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Chapter 1

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Kelley Robinson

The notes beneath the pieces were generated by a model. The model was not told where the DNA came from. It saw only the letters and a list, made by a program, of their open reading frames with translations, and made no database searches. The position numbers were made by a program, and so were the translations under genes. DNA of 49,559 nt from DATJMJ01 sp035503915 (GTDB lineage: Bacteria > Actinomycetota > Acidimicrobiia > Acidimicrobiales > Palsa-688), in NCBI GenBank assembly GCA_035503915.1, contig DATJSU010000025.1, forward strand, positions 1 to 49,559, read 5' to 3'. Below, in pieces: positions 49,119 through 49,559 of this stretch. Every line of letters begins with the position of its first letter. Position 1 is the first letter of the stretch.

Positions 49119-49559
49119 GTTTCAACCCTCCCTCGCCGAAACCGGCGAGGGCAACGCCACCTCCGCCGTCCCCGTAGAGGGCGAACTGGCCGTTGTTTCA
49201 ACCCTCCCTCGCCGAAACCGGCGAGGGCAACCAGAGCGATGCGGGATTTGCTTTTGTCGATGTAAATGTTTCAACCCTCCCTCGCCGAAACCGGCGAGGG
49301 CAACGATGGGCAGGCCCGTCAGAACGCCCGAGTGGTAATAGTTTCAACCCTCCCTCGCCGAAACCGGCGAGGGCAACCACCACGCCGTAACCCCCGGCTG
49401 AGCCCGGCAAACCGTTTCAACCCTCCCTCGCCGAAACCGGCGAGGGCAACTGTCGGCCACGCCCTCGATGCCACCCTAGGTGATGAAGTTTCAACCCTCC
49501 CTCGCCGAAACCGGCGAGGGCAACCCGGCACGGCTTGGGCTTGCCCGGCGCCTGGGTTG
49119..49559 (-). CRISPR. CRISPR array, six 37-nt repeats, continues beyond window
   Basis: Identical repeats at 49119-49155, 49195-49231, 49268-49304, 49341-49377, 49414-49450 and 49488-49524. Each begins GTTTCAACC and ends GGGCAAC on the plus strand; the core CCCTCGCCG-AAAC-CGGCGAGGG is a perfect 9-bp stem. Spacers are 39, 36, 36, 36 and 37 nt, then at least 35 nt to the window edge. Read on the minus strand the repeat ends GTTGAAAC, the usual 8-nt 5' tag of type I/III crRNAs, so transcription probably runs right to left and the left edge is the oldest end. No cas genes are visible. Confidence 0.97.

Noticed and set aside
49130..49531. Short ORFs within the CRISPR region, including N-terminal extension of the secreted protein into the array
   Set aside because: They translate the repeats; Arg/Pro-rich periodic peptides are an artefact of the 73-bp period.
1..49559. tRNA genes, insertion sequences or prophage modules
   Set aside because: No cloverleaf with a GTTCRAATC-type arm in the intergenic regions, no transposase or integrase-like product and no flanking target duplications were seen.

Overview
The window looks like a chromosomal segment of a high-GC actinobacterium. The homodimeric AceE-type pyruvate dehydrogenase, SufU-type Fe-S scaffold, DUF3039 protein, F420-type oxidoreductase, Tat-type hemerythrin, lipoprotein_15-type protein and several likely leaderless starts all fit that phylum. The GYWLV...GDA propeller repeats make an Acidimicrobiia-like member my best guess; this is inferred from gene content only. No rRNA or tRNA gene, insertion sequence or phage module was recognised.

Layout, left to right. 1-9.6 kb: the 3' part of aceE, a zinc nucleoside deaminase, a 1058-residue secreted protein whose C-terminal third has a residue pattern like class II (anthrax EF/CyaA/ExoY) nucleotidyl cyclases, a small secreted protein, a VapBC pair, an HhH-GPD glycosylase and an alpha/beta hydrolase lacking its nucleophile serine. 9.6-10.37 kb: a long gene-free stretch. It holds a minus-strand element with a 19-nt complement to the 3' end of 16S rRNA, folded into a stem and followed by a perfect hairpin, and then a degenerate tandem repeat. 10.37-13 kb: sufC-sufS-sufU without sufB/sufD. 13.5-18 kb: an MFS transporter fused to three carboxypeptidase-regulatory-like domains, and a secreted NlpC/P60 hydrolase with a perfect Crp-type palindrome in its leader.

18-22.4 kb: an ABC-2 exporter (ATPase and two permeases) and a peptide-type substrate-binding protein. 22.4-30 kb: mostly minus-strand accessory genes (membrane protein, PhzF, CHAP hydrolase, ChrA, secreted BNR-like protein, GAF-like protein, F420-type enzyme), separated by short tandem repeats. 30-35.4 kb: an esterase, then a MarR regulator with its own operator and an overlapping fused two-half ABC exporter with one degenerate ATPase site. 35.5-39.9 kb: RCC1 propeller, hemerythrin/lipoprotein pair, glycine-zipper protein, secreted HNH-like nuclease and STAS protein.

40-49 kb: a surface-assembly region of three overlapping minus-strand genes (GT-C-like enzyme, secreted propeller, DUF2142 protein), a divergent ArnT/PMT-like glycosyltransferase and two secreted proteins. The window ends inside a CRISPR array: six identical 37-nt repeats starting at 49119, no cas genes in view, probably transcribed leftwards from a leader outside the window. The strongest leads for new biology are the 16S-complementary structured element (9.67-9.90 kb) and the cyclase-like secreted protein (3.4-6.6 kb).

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Chapter 1: Introduction to Social Psychology 18/09/2013 10:07:00 AM Chapter Notes What is Social Psychology?  We first think of direct attempts at persuasion (where one person tries to change another person’s behaviour) – advertising, peer- pressure, bully threatening someone for personal gain  To social psychologists, it is a broader term that encompasses thought, feeling, overt acts etc.  We are influenced by the presence of other people even when we are not being directly persuaded The Power of Social Interpretation  Anthropology and sociology are also interested in the influence of social environment on people, however social psych is distinct due to it being concerned with how people are influenced by their construal of their social environment  Ex. Murder trial: hard evidence (DNA, weapon, etc.) should be a deciding factor in guilt, but the jury might construe the evidence in a non-objective way o OJ Simpson trial: hard evidence, not guilty o Larry Fischer trial: hard evidence, guilty  Social psychology is experimentally based science tests theories empirically and systematically, as opposed to relying on common sense, opinions, and folk wisdom o This can be problematic as we are trying to predict behaviour of a complex organism + complex situation: we are trying to be objective Some Alternative Ways of Understanding Social Influence  Why do people behave the way they do? We could ask them, but people are not always aware of the origins of their own responses  Folk Wisdom (common sense) is opinions taken from journalists, social critics, and novelists o Should not be fully relied on, as opinions differ/contradict each other – which one is correct? Ex.:  “birds of a feather flock together” vs. “opposites attract”  “out of sight out of mind” vs. “absence makes the heart grow fonder”  “haste makes waste” vs. “he who hesitates is lost” o 1994 Canada: Order of the Solar Temple members killed themselves + their children at request of their leader; what is the explanation? Hypnotism and drugs? Self-destructive individuals? Incorrect or at the least over-simplified explanations. o 1978 Guyana: Jim Jones persuaded 800 religious cult members to drink cyanide kool-aid o 2008 Texas: 400 children seized by Child Protective Services for cult sexual assault, starvation, and brute force  Social psychologists must design experiments sophisticated enough to demonstrate specific situations under which one hypothesis or another applies Social Psychology Compared with Sociology  Differences between social psychology and sociology are notably at the level of analysis: the level of analysis is the individual in the context of a social situation  Social psychology emphasizes psychological processes going on in a person’s heart and mind (interested in individual human beings) o Ex. finding out why people intentionally hurt one another? Social psychologists focus on specific psychological processes that trigger aggression in certain situations – different factors and different situations  Sociology is concerned with broad societal factors that influence events in a given society: focusing on class, structure, institutions o Ex. Why is Canadian murder rate so high? Is it higher in different social classes? Do changes in society affect changes in aggressive behaviour?  Social psychology is a young science based in North America; we do not yet know if the findings are human universal, but there will be cross-cultural research to find out Social Psychology Compared with Personality Psychology  Looking at examples previously in the chapter, you may think of strengths, weaknesses, flaws in individuals; some people are bold, others timid, public-spirited vs. selfish, etc.  Personality psychologists focus on individual differences (personality aspects that differ between individuals) o Ex. Order of the Solar Temple: conformist types, weak-willed, psychotic?  Social psychologists think that explaining behaviour in terms of simply personality factors ignores role played by social influence (critical) o Ex. Cults/religious sects – are all the people psychotic? Probably not – you need to understand the power and influence of a charismatic leader, the impact of living in a closed society (cut off from the world) + other factors o Ex. Ordering pie, cannot decide – waitress is impatient, snappy, rude, tapping her pen; is the waitress a nasty unpleasant person? Or is she a single mother, kept up all night by her terminal baby + car broke down + no money etc. You may revise your judgment Sociology Social Psychology Personality Psychology Provides general laws Studies the Studies the characteristics and theories about psychological processes that make individuals societies, not people have in common unique and different from individuals. which one another that one another. make them susceptible to social influence. The Power of Social Influence  We are inclined to explain people’s behaviour in terms of their personality  this is the fundamental attribution error o the tendency to overestimate the extent to which people’s behaviour stems from internal, dispositional factors and to underestimate the role of situational factors Underestimating the Power of Social Influence  The fundamental attribution error leads to a feeling of false security  This is comforting to us, and makes us believe that something like that could never happen to us  This causes us to blame the victim, and to oversimplify the extent to which situational factors affect the behaviour o Ex. Solar Temple = flawed human beings o Ex. Playing a game show; two strategies -> play competitively or cooperatively  You might attribute peoples’ personalities to the style they play (cut throat business major may play more competitively?)  1993 Stanford psychological experiment; divided players based on personalities + told them the same game rules…BUT told some participants the game was called the “Wall Street Game” and others the “Community Game”  Wall Street Game -> 1/3 of participants played cooperatively  Community Game -> 2/3 of participants played cooperatively The Fundamental Attribution Error: When We Blame the Victims of Violence  Victims of violence or attacks are often blamed, and seen to have provoked the attack  Ex. 1990 Carlton University: o Mrs. X explained as she was late coming home from work, she was preparing leftovers. Upon hearing this, Mr. X got upset and angry. He argued that as she has a family to attend to, Mrs. X should ensure that she gets home on time. (Told to A/B) o Mrs. X then became upset. She began to tell at Mr. X, and as her anger heightened, she began to shout various obscenities at him, calling him a “nagging bastard”. (Told to B) o Mrs. X then went into the kitchen to prepare dinner. Mr. X followed her. He grabbed her by the arm and slapped her, knocking her to the floor, and kicked her several times. He subsequently left the house. (Told to A/B)  Group B assigned more blame to the victim as they were told of provocation The Subjectivity of the Social Situation  The social situation often has huge impact on human behaviour  What is a social situation? -> one approach is to specify the objective properties of the situation (i.e. how rewarding it is to people) and document the behaviours that follow from these objective properties  This is behaviourism! o A school of psychology maintaining that to understand human behaviour one need only consider the reinforcing properties of the environment – that is, how positive and negative events in the environment are associated with specific behaviours o Ex. Skinner, Watson o Dogs come when called as they are expecting praise/food o Children learn math for praise/smiles/positive reinforcement  Behaviourists do not deal with cognition, thinking, and feeling (too vague) -> they do not have full understanding o Ex. Someone slaps you on the back and asks how you’re feeling -> is this rewarding? It depends on the situational factors and who is asking…  Best friend: you will tell them about your kidney pains  Acquaintance: you will tell them you are ok  Car salesman: you will smile and say you are great  Construal is important!  Construal has roots in Gestalt psychology o Initially proposed as theory of how people perceive the physical world o We should study the subjective way in which an object appears in people’s minds (gestalt, or whole), rather than the way in which the objective physical attributes of the object combine o Can we study the way people perceive a painting by breaking it down to color and brushstrokes?  NO -> building blocks are unimportant, we need to focus on the phenomenology of the perceiver (how an object appears to people) instead of on the individual elements of the objective stimulus o Lewin -> Jewish German professor in Nazi Germany; founding father of Gestalt psychology; wanted to cure prejudice and ethnic stereotyping  He was the first to take into account peoples’ perceptions of things o From “how are you” to a kiss on the cheek at the end of a first date…romantic? Sisterly? Friendly?  Do not dissect the objective nature of the kiss (length, pressure, etc.) Where Construals Come From: Basic Human Motives  How will someone determine why their date kissed them?  Should you focus on how people arrive at their subjective impressions? o i.e., their upbringing, family background, and unique experiences o While their subjective impressions of the world are important, the social situation will affect them far more  Intersecting underlying motives are of primary importance: the need to be accurate and the need to feel good about ourselves o These motives can tug at each other and pull the person in opposite directions -> this is when we can gain our most valuable insights into the workings of the human heart and mind  This was realized by Leon Festinger, social psychological theorist  Ex. Chuck Cadman 2005 was integral to the election (he was an independent) to keep the liberals in power; he was sick with cancer and Stephen Harper allegedly offered him $1 million to force an election; this was all said to be untrue by the conservatives  Harper denied the allegations, thus self-justifying himself